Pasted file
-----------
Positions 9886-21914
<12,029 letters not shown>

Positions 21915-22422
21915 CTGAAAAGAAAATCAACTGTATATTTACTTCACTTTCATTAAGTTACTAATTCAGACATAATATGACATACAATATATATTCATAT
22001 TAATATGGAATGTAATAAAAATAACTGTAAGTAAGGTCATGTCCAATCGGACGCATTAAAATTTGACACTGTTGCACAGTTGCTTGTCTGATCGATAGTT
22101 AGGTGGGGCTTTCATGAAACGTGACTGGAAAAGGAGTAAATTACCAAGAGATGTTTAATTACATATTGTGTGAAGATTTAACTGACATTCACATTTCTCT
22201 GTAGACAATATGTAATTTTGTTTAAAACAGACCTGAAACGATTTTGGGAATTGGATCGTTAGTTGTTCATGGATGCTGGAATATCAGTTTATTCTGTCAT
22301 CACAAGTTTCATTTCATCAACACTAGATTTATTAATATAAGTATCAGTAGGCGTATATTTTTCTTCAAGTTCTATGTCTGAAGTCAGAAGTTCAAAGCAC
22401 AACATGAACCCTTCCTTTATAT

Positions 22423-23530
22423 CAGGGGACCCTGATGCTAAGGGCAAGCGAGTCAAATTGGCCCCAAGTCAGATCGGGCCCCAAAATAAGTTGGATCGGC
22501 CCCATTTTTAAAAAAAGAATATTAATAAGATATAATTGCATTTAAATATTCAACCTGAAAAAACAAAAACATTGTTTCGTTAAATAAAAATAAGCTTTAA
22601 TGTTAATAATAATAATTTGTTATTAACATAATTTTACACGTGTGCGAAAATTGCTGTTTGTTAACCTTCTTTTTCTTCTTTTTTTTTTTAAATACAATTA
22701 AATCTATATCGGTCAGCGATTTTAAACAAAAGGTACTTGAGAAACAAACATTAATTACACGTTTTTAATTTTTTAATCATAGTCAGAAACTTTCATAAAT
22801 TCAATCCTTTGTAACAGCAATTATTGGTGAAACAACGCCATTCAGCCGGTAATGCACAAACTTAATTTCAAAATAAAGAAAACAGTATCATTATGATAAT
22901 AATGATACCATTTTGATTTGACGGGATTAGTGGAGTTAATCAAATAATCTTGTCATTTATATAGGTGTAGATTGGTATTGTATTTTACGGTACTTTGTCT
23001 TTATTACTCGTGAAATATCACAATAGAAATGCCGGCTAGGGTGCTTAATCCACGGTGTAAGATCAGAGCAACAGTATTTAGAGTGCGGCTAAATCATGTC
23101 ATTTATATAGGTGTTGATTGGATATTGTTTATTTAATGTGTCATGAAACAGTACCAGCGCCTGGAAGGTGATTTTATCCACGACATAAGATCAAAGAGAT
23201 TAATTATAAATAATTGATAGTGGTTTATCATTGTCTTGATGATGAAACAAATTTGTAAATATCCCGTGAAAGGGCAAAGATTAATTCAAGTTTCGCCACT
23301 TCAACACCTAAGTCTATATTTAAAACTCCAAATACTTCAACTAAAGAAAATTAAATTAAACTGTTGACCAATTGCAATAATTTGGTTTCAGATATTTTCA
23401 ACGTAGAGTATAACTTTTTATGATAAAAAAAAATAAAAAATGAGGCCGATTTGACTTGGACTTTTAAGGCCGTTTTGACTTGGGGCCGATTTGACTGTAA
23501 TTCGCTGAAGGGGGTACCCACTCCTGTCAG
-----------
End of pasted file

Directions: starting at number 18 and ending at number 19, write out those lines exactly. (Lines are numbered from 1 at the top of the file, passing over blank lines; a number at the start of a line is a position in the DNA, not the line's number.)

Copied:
23101 ATTTATATAGGTGTTGATTGGATATTGTTTATTTAATGTGTCATGAAACAGTACCAGCGCCTGGAAGGTGATTTTATCCACGACATAAGATCAAAGAGAT
23201 TAATTATAAATAATTGATAGTGGTTTATCATTGTCTTGATGATGAAACAAATTTGTAAATATCCCGTGAAAGGGCAAAGATTAATTCAAGTTTCGCCACT